Funded by: Wellcome Trust: 098051

    Annals of human genetics 2013;77;3;268-74

  • A rare functional cardioprotective APOC3 variant has risen in frequency in distinct population isolates.

    Tachmazidou I, Dedoussis G, Southam L, Farmaki AE, Ritchie GR, Xifara DK, Matchan A, Hatzikotoulas K, Rayner NW, Chen Y, Pollin TI, O'Connell JR, Yerges-Armstrong LM, Kiagiadaki C, Panoutsopoulou K, Schwartzentruber J, Moutsianas L, UK10K consortium, Tsafantakis E, Tyler-Smith C, McVean G, Xue Y and Zeggini E

    Wellcome Trust Sanger Institute, Hinxton CB10 1SA, UK.

    Isolated populations can empower the identification of rare variation associated with complex traits through next generation association studies, but the generalizability of such findings remains unknown. Here we genotype 1,267 individuals from a Greek population isolate on the Illumina HumanExome Beadchip, in search of functional coding variants associated with lipids traits. We find genome-wide significant evidence for association between R19X, a functional variant in APOC3, with increased high-density lipoprotein and decreased triglycerides levels. Approximately 3.8% of individuals are heterozygous for this cardioprotective variant, which was previously thought to be private to the Amish founder population. R19X is rare (<0.05% frequency) in outbred European populations. The increased frequency of R19X enables discovery of this lipid traits signal at genome-wide significance in a small sample size. This work exemplifies the value of isolated populations in successfully detecting transferable rare variant associations of high medical relevance.

    Funded by: Department of Health: NF-SI-0510-10268; NHLBI NIH HHS: K01 HL116770, R01 HL104193, U01 HL072515, U01 HL105198; NIDDK NIH HHS: P30 DK072488; Wellcome Trust: 090532, 098051, WT091310

    Nature communications 2013;4;2872

  • Genome-wide meta-analysis of common variant differences between men and women.

    Boraska V, Jerončić A, Colonna V, Southam L, Nyholt DR, Rayner NW, Perry JR, Toniolo D, Albrecht E, Ang W, Bandinelli S, Barbalic M, Barroso I, Beckmann JS, Biffar R, Boomsma D, Campbell H, Corre T, Erdmann J, Esko T, Fischer K, Franceschini N, Frayling TM, Girotto G, Gonzalez JR, Harris TB, Heath AC, Heid IM, Hoffmann W, Hofman A, Horikoshi M, Zhao JH, Jackson AU, Hottenga JJ, Jula A, Kähönen M, Khaw KT, Kiemeney LA, Klopp N, Kutalik Z, Lagou V, Launer LJ, Lehtimäki T, Lemire M, Lokki ML, Loley C, Luan J, Mangino M, Mateo Leach I, Medland SE, Mihailov E, Montgomery GW, Navis G, Newnham J, Nieminen MS, Palotie A, Panoutsopoulou K, Peters A, Pirastu N, Polasek O, Rehnström K, Ripatti S, Ritchie GR, Rivadeneira F, Robino A, Samani NJ, Shin SY, Sinisalo J, Smit JH, Soranzo N, Stolk L, Swinkels DW, Tanaka T, Teumer A, Tönjes A, Traglia M, Tuomilehto J, Valsesia A, van Gilst WH, van Meurs JB, Smith AV, Viikari J, Vink JM, Waeber G, Warrington NM, Widen E, Willemsen G, Wright AF, Zanke BW, Zgaga L, Wellcome Trust Case Control Consortium, Boehnke M, d'Adamo AP, de Geus E, Demerath EW, den Heijer M, Eriksson JG, Ferrucci L, Gieger C, Gudnason V, Hayward C, Hengstenberg C, Hudson TJ, Järvelin MR, Kogevinas M, Loos RJ, Martin NG, Metspalu A, Pennell CE, Penninx BW, Perola M, Raitakari O, Salomaa V, Schreiber S, Schunkert H, Spector TD, Stumvoll M, Uitterlinden AG, Ulivi S, van der Harst P, Vollenweider P, Völzke H, Wareham NJ, Wichmann HE, Wilson JF, Rudan I, Xue Y and Zeggini E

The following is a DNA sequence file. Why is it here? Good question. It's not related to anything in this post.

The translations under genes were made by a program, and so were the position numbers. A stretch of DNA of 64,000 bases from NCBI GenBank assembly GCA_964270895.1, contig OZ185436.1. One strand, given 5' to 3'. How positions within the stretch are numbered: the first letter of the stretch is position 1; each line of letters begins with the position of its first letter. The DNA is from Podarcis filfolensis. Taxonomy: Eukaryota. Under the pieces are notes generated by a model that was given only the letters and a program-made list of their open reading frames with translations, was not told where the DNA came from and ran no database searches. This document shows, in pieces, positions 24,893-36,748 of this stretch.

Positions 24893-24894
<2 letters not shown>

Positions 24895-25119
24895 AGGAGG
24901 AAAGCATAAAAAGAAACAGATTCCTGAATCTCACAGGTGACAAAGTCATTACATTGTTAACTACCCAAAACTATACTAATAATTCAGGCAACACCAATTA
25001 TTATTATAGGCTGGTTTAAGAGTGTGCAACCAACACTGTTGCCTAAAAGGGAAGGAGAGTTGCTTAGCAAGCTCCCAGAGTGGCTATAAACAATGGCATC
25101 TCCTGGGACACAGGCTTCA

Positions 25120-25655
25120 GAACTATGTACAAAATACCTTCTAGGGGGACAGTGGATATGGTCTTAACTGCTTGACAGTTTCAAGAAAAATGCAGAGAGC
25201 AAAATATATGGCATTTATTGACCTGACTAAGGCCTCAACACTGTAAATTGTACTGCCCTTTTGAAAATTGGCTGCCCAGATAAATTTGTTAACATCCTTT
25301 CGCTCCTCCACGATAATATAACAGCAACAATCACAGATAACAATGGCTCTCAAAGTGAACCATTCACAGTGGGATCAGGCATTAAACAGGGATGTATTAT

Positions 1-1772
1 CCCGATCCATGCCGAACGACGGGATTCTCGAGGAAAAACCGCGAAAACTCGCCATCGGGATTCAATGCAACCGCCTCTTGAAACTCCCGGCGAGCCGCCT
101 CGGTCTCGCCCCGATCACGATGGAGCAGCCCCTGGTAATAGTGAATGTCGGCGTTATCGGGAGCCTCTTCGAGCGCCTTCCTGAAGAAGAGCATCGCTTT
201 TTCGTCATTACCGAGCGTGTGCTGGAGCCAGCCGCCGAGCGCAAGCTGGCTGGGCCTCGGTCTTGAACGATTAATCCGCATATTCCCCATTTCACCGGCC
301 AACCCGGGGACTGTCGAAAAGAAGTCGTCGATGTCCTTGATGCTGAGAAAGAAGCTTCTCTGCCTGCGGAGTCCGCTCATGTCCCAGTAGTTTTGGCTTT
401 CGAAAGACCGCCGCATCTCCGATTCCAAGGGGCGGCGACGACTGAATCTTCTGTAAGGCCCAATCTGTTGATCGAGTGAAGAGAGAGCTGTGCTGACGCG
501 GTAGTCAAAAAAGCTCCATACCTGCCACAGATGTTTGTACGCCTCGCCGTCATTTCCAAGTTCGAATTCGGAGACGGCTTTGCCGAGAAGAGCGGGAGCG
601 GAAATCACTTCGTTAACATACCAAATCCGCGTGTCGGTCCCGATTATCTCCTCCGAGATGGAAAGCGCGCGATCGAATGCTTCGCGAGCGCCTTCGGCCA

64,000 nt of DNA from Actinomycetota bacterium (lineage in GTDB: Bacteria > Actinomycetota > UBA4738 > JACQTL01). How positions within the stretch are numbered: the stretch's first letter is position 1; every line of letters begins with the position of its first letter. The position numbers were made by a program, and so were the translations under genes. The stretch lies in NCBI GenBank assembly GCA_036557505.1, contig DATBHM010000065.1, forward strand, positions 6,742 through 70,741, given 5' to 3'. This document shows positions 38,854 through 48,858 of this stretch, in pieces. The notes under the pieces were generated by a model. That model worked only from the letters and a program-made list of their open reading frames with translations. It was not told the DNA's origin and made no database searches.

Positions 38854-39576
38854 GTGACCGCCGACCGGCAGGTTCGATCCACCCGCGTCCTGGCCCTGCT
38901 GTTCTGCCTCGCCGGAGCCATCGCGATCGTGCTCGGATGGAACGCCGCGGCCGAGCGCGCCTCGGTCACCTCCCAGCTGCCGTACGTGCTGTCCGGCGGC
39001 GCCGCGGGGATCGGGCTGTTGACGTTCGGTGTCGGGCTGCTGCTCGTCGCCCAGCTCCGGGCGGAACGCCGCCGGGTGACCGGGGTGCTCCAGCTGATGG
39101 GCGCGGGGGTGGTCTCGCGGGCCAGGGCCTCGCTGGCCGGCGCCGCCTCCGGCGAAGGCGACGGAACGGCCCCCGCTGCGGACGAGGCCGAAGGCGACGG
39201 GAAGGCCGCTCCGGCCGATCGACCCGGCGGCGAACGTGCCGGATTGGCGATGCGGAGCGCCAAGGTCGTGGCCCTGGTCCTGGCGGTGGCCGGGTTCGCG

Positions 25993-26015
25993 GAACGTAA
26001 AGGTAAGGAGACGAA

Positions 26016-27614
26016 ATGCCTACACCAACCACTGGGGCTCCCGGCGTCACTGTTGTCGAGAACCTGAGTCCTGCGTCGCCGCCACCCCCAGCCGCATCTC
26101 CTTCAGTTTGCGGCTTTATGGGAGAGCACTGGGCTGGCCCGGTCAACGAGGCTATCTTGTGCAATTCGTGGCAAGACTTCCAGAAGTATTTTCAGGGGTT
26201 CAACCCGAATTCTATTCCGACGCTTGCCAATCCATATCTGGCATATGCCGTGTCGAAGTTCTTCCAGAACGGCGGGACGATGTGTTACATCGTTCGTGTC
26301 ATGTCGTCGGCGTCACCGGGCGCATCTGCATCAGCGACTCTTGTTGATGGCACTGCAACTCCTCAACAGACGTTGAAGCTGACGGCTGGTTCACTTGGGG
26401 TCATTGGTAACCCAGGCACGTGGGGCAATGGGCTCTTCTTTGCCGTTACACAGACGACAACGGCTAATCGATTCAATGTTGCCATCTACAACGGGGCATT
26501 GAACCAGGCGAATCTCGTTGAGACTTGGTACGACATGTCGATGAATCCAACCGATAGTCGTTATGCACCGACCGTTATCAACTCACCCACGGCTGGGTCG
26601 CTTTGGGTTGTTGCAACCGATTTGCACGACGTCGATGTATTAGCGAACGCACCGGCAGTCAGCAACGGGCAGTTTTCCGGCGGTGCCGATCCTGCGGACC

Wellcome Trust Sanger Institute, Wellcome Trust Genome Campus, Hinxton, Cambridge, UK. vboraska@mefst.hr